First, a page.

Filed under: Advanced Economies, Annual Meetings, Asia, Economic Crisis, Economic outlook, Economic research, Emerging Markets, Europe, growth, IMF, International Monetary Fund, Investment, Latin America, Reform | Tagged: Australia, Brazil, Canada, China, commodiity prices, deflation, emerging markets, exchange rate, forecast, investment, Japan, Latin America, Maurice Obstfeld, monetary policy, Norway, Russia, trade, United States, WEO, World Economic Outlook | Leave a comment »
Posted on March 9, 2015 by iMFdirect
By Hamid Faruqee and Andrea Pescatori
(Version in Français)
In the aftermath of the 2008 financial crisis, Canada’s financial system held up remarkably well—making it the envy of its Group of Seven peers. This relative resilience was particularly impressive considering its most important trading and financial partner, the United States, was the epicenter of the crisis.
Part of Canada’s success story lies in the fact that its banking system is dominated by a handful of large players who are well capitalized and have safe, conservative, and profitable business models concentrated in mortgage lending—much of it covered by mortgage insurance and backstopped by the federal government. Notwithstanding such an enviable record and sound financial system, we need to keep an eye on certain financial risks.
Filed under: Advanced Economies, Economic outlook, Economic research, Finance, Financial Crisis, G-20, growth, IMF, International Monetary Fund, Investment | Tagged: bank lending, Canada, financial crisis, house prices, housing, housing market, loan-to-value ratio, mortgages, OECD, oil prices, trade, U.S. | 2 Comments »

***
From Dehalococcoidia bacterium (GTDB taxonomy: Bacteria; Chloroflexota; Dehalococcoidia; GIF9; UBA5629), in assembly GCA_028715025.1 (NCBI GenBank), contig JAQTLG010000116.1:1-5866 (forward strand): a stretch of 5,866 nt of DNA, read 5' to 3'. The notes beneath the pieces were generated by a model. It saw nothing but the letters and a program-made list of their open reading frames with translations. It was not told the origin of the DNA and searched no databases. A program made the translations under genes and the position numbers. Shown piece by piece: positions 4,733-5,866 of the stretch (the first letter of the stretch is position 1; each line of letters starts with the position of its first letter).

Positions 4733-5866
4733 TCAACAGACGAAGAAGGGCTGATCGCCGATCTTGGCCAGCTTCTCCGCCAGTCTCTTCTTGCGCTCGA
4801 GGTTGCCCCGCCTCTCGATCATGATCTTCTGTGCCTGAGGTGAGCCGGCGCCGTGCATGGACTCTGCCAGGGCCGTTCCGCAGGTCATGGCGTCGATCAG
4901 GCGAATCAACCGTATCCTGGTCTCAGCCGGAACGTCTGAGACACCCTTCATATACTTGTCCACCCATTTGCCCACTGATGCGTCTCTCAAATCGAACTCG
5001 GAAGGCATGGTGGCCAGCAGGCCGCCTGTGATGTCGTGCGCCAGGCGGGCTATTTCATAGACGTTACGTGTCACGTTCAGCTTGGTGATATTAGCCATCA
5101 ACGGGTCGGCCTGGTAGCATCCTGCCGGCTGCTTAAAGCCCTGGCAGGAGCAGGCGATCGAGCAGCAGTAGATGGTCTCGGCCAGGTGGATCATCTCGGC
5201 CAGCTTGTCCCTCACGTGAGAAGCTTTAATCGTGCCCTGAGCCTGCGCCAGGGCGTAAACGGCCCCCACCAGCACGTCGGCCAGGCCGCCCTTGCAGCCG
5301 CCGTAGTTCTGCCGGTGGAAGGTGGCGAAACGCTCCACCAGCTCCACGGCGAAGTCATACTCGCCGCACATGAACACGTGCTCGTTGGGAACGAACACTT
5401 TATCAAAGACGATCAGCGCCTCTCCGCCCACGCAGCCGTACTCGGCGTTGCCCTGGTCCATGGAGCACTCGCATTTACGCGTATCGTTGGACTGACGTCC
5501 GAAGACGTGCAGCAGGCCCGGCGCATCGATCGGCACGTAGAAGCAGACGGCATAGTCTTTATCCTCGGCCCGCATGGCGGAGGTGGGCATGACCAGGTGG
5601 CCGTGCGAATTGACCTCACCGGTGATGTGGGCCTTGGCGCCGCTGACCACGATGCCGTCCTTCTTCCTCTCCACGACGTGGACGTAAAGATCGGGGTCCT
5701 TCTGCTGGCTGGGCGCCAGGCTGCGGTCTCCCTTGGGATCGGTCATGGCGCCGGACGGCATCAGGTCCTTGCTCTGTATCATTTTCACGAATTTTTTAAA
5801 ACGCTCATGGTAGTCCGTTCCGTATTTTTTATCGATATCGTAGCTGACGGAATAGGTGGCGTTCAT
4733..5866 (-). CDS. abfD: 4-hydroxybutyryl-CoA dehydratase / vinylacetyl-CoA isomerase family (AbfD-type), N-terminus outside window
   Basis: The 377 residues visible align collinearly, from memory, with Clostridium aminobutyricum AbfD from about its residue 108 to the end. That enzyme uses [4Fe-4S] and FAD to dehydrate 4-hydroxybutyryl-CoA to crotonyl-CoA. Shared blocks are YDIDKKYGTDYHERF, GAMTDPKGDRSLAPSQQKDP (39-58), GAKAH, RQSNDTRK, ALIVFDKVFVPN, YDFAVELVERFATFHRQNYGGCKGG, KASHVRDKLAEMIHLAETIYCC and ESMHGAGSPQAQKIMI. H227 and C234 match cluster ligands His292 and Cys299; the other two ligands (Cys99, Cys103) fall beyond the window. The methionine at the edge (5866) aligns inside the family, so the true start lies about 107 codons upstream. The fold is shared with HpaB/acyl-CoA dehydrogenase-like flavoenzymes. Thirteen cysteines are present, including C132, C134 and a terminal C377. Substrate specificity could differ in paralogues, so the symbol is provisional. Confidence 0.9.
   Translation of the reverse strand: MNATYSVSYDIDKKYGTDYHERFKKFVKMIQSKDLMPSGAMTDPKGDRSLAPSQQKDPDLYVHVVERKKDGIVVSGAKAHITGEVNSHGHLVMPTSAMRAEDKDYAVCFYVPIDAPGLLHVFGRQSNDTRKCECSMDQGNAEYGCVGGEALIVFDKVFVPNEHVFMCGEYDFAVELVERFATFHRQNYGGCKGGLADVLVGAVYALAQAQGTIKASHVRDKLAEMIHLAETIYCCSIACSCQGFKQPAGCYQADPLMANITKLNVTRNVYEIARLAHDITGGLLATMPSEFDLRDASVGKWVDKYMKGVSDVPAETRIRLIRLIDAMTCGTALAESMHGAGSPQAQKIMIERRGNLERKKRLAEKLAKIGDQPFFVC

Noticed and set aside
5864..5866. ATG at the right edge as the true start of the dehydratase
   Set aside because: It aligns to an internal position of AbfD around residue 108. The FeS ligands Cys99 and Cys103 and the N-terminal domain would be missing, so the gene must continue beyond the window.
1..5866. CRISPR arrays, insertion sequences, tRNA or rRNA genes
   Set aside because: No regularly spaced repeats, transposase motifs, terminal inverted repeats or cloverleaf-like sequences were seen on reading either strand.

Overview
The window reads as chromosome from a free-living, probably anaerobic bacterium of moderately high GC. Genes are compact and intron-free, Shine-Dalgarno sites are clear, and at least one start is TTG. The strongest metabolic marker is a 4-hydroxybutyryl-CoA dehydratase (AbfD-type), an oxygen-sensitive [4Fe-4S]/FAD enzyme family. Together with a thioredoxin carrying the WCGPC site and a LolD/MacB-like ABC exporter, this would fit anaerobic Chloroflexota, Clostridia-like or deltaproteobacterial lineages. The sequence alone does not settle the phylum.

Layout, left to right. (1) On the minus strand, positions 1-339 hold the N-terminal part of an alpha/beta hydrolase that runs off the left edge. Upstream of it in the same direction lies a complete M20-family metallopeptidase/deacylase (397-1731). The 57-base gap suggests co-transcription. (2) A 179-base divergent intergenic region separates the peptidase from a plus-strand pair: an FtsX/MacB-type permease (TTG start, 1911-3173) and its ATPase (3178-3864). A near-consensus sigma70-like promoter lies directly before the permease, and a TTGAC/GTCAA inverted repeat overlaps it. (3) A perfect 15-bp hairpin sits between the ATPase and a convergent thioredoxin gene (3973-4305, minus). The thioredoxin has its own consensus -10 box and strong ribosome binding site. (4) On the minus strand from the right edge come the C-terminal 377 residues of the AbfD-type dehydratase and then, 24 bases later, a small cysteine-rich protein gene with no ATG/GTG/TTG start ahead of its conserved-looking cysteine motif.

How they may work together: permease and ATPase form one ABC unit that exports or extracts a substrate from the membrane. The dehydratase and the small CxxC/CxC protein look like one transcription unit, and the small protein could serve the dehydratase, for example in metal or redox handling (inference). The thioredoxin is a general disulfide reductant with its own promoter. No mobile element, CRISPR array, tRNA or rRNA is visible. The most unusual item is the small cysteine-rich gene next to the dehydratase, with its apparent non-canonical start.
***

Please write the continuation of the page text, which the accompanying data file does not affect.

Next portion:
Posted on February 25, 2015 by iMFdirect
By Martine Guerguil
Does the European Union need closer fiscal integration, and in particular a stronger fiscal center, to become more resilient to economic shocks? A new IMF book, Designing a European Fiscal Union: Lessons from the Experience of Fiscal Federations, published by Routledge, examines the experience of 13 federal states to help inform the debate on this issue. It analyzes in detail their practices in devolving responsibilities from the subnational to the central level, compares them to those of the European Union, and draws lessons for a possible future fiscal union in Europe.
The book sets out to answer three sets of questions: (1) What is the role of centralized fiscal policies in federations, and hence the size, features, and functions of the central budget? (2) What institutional arrangements are used to coordinate fiscal policy between the federal and subnational levels? (3) What are the links between federal and subnational debt, and how have subnational financing crises been handled, when they occurred?
Filed under: Advanced Economies, Economic research, Europe, Financial Crisis, Fiscal, Fiscal policy, growth, IMF, International Monetary Fund, Politics, Public debt | Tagged: Austria, Belgium, book launch, Brazil, Canada, debt, euro area, Europe, European Union, fiscal federation, Germany, Mexico, Spain, Switzerland, United States | Leave a comment »